As it’s Sir Paul McCartney’s 80th Birthday!
The second and technically the last Beatles Movie. Technically the last because the group fell out of love with the idea of movies, but were contractually obliged to make four, this obviously lead to the animated Yellow Submarine and the fly on the wall Let It Be.
The film, which was a comedy drama, made it’s Royal World Premiere at the London Pavilion Theatre in the West End of London on 29th July, 1965 in the presence of Princess Margaret, Countess of Snowdon and the Earl of Snowdon.
Whilst the film did not get the same rave reviews as the A Hard Day’s Night, today the film is regarded as being influential, particularly in the subsequent development of music videos.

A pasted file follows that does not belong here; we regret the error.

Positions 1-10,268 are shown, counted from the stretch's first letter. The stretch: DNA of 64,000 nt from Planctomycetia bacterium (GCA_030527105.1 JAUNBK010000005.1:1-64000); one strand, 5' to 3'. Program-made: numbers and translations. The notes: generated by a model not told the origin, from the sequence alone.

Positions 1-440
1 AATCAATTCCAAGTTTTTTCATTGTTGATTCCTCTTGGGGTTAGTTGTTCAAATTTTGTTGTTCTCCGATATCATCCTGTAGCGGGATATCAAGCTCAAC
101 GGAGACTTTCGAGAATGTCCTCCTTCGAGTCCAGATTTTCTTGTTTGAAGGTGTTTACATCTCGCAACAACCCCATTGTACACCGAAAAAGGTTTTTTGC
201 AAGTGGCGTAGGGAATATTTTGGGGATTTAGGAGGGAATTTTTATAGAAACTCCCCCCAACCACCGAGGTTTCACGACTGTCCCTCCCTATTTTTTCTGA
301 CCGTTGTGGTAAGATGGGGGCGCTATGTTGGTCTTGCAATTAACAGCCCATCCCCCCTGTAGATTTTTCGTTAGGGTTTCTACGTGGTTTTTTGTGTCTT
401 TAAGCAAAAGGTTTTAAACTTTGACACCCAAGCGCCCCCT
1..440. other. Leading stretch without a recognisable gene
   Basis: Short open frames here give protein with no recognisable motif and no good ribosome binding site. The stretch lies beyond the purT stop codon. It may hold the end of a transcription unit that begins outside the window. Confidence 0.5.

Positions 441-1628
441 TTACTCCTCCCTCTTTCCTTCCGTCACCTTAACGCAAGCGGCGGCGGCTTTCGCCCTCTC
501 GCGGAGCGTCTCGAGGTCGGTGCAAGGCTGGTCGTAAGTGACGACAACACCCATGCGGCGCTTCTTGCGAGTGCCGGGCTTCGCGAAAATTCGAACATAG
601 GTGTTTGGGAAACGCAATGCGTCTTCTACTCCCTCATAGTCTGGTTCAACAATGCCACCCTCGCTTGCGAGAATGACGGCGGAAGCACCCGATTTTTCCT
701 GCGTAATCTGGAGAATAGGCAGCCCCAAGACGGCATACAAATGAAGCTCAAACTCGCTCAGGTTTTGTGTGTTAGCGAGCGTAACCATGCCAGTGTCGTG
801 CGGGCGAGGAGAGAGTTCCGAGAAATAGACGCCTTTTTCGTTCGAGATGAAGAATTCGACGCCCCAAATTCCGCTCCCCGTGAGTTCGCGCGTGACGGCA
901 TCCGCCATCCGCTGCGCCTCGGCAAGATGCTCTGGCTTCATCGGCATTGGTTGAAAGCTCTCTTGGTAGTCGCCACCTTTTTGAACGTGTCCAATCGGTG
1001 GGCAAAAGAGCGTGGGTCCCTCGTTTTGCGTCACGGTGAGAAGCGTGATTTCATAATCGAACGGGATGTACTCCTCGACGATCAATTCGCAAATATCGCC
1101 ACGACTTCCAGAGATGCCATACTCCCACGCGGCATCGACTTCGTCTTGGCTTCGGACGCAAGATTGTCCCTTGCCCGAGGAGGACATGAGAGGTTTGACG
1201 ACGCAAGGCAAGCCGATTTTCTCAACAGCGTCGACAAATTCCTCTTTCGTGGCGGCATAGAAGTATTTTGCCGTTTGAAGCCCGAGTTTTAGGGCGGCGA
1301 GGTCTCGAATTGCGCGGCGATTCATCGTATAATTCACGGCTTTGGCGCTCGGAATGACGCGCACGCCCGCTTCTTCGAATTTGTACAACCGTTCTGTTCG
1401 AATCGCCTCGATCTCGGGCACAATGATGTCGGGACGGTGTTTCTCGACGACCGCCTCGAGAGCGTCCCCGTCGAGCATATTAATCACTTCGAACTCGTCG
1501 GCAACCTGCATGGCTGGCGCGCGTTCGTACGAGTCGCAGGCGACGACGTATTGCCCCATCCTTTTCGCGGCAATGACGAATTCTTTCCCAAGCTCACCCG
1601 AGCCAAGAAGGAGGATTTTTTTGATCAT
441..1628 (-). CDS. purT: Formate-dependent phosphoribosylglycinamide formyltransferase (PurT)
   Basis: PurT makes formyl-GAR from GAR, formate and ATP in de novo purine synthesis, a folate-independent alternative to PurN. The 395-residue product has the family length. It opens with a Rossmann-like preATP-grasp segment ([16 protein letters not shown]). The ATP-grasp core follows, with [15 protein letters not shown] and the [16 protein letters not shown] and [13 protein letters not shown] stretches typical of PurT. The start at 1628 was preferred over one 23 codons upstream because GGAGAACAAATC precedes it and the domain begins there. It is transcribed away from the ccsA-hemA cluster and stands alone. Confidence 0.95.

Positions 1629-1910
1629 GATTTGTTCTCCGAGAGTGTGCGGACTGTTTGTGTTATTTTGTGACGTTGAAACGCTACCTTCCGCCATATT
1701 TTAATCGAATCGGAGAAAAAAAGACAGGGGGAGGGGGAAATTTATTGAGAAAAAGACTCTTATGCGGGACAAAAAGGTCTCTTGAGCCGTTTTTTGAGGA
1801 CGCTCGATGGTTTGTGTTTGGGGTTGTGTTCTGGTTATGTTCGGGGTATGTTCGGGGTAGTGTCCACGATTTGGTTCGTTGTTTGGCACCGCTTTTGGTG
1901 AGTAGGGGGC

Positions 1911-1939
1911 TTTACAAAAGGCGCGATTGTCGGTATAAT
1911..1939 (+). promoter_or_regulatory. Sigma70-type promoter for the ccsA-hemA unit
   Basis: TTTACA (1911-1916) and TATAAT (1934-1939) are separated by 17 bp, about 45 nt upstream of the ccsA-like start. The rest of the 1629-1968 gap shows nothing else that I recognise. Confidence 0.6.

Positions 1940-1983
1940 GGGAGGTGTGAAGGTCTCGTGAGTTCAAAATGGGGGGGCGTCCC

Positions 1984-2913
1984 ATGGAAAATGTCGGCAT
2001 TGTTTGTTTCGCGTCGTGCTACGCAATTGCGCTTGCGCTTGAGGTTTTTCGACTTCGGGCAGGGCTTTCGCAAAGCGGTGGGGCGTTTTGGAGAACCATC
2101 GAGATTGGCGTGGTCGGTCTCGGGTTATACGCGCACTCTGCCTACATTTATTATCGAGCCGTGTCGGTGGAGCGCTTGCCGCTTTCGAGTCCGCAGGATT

A sacrificial ring is sent to Ringo in a fan letter, he subsequently wears it.
Meanwhile An eastern cult (a parody of the Thuggee cult) is about to sacrifice a woman to the goddess Kaili. However, just as she is about to be killed, the high priestess of the cult, Ahme, notices that she is not wearing the sacrificial ring.
Learning that Ringo has the ring the cult are determined to retrieve the ring and sacrifice the woman. So the great Swami Clang, Ahme, and several cult members including Bhuta, leave for London to track down The Beatles…
John Lennon as John
Paul McCartney as Paul
George Harrison as George
Ringo Starr as Ringo
Leo McKern as Clang
Eleanor Bron as Ahme
John Bluthal as Bhuta
Patrick Cargill as Superintendent
Victor Spinetti as Foot
Roy Kinnear as Algernon
Alfie Bass as Doorman
Warren Mitchell as Abdul
Mal Evans as Channel Swimmer (uncredited)
Written By: Charles Wood and Marc Behm
Produced By: Walter Shenson
Directed By: Richard Lester
Original Release Date: 29th July 1965